New York City should trim long-term debt, says watchdog
New York City needs a strategy to reduce long-term liabilities and keep legacy costs manageable, according to the watchdog Citizens Budget Commission.
“The city’s long-term liabilities are substantial, and paying the associated legacy costs is crowding out programmatic spending,” said a report by Ana Champeny and Maria Doulis.
CBC pegged the city’s long-term liabilities at $252.5 billion at the end of fiscal 2017, or roughly $81,100 per household. That includes bonded debt ($107.8 billion), and net other post-employment benefits ($88.4 billion) and net pension ($56.2 billion) liabilities.
“Despite robust economic growth, the city has neither meaningfully reduced these debts nor made their reduction a fiscal priority,” the report said.
CBC said the city’s capital program is “unrealistic in ambition, obscures priorities, and discourages accountability.” According to Champeny and Doulis, a more realistic capital plan developed around specific, critical infrastructure repairs could limit bonded debt.
The watchdog organization also called for paying for part of the city’s capital investment with current-year resources. For several years, the operating budget has included a dedicated $250 million capital reserve.
“It was intended as a hedge against rising debt service costs, but the city’s interest rate assumptions have always been conservative and the funds have been rolled into the following year,” said the report. “Instead, these funds should be used as [pay-as-you-go] capital to reduce the borrowing needed each year to finance the capital plan.”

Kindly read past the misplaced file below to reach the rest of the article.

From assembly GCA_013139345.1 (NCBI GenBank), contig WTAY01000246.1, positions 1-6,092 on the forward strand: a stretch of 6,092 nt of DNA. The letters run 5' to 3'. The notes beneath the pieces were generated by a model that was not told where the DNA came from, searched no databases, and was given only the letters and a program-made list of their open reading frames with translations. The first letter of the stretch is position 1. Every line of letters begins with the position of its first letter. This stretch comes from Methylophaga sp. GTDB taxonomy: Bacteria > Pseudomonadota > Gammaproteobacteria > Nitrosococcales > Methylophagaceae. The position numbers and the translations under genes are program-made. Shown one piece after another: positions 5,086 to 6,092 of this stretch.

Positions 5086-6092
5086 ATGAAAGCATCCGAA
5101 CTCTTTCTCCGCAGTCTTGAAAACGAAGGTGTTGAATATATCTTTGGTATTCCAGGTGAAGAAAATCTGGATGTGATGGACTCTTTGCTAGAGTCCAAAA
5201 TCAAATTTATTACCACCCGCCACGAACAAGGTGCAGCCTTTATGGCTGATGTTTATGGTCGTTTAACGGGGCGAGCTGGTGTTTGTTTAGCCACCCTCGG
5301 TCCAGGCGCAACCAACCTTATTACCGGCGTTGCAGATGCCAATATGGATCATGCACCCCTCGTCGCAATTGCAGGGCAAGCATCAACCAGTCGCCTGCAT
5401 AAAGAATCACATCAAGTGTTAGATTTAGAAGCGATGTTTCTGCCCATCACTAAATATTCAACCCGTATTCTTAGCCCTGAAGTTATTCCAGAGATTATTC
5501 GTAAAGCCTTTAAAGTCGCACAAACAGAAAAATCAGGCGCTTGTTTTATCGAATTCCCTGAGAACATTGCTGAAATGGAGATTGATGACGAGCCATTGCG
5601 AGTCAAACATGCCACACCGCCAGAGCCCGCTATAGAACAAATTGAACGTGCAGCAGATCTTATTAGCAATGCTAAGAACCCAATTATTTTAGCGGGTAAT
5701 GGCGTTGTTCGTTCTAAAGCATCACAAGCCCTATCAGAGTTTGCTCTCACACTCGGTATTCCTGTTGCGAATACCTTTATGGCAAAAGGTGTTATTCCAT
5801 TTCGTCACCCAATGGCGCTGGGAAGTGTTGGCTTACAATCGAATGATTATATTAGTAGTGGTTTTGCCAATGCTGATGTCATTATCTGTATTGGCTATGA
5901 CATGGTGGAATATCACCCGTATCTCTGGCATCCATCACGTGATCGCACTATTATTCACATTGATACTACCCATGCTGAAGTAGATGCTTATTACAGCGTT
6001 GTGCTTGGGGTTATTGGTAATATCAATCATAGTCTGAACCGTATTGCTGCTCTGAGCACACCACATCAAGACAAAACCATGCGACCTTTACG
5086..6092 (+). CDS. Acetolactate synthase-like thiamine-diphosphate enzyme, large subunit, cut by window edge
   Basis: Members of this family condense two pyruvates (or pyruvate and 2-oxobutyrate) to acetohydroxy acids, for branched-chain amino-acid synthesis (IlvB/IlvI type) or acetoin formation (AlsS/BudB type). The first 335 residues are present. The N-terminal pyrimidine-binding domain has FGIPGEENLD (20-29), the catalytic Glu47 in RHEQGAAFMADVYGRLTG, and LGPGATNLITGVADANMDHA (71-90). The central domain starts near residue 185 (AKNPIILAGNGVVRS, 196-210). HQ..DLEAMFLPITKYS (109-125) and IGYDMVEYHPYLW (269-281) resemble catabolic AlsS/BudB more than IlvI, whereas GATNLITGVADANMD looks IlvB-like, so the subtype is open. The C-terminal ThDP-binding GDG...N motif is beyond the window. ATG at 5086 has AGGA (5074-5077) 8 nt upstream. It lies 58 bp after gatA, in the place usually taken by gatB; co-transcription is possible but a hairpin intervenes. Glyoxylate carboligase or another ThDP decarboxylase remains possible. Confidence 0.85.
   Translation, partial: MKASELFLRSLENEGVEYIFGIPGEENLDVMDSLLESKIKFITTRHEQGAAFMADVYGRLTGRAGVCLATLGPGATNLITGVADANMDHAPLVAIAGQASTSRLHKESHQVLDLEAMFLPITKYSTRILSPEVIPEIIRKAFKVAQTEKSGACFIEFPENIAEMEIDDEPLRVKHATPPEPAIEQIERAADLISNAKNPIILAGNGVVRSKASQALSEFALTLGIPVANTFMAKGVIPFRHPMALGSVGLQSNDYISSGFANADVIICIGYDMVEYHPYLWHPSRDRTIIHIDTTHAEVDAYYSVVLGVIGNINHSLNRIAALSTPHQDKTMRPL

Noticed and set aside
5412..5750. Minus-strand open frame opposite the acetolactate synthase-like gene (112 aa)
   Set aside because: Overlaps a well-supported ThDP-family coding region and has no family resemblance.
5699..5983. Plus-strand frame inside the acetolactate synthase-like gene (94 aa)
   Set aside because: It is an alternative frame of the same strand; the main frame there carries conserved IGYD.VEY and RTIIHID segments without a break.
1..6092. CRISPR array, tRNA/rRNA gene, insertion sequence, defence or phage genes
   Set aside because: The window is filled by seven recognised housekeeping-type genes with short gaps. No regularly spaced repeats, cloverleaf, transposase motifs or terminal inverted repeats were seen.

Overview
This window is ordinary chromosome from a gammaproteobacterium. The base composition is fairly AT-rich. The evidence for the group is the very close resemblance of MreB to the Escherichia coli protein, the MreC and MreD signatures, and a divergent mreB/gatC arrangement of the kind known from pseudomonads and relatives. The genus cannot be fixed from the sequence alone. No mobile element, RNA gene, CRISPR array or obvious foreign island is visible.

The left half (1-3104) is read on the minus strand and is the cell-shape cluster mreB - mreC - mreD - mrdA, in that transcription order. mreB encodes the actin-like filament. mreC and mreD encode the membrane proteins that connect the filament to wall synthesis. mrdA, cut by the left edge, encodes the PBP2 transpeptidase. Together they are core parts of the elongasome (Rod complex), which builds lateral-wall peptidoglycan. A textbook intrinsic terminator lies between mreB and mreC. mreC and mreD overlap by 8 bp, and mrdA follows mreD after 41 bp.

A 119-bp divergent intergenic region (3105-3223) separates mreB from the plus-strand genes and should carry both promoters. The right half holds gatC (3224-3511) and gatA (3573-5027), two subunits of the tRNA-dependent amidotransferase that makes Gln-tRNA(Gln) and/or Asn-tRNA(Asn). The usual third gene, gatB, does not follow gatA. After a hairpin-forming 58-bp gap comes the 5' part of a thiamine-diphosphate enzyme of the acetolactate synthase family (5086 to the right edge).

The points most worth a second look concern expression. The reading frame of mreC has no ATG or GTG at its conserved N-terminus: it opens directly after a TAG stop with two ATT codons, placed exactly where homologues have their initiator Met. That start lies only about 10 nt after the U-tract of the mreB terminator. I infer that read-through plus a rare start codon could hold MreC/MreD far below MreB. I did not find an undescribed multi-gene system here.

Champeny and Doulis also recommended cutting retiree benefit costs by 50%, which they said would not affect its attractiveness as an employer. Possible actions, they said, include premium sharing for health insurance, eliminating reimbursement of Medicare Part B, and reducing contributions to welfare funds that provide supplementary services.
They also said the city should maintain its commitment to fully fund its pension liability by 2034.
The rise in healthcare spending will continue to pressure public sector budgets, Moody's Investors Service said in a commentary Tuesday.
"Sovereign and state finances have exposure to rising healthcare costs through their share of funding for Medicare, Medicaid and other healthcare programs," aid Moody's. "A handful of states and local governments are facing rising credit pressures from employee health benefit costs."
Moody's rates New York's general obligation bonds Aa2. S&P Global Ratings and Fitch Ratings rate city GOs AA. All three assign stable outlooks.
"We continue to take concrete steps to reduce our long-term debt, including following a plan to pay down our pension liability by 2034, and keeping debt service below 15% of city tax revenue, a hallmark of responsible debt financing," mayoral spokesman Raul Contreras said. "These actions contribute to our strong financial management, which has helped us maintain historically high credit ratings.”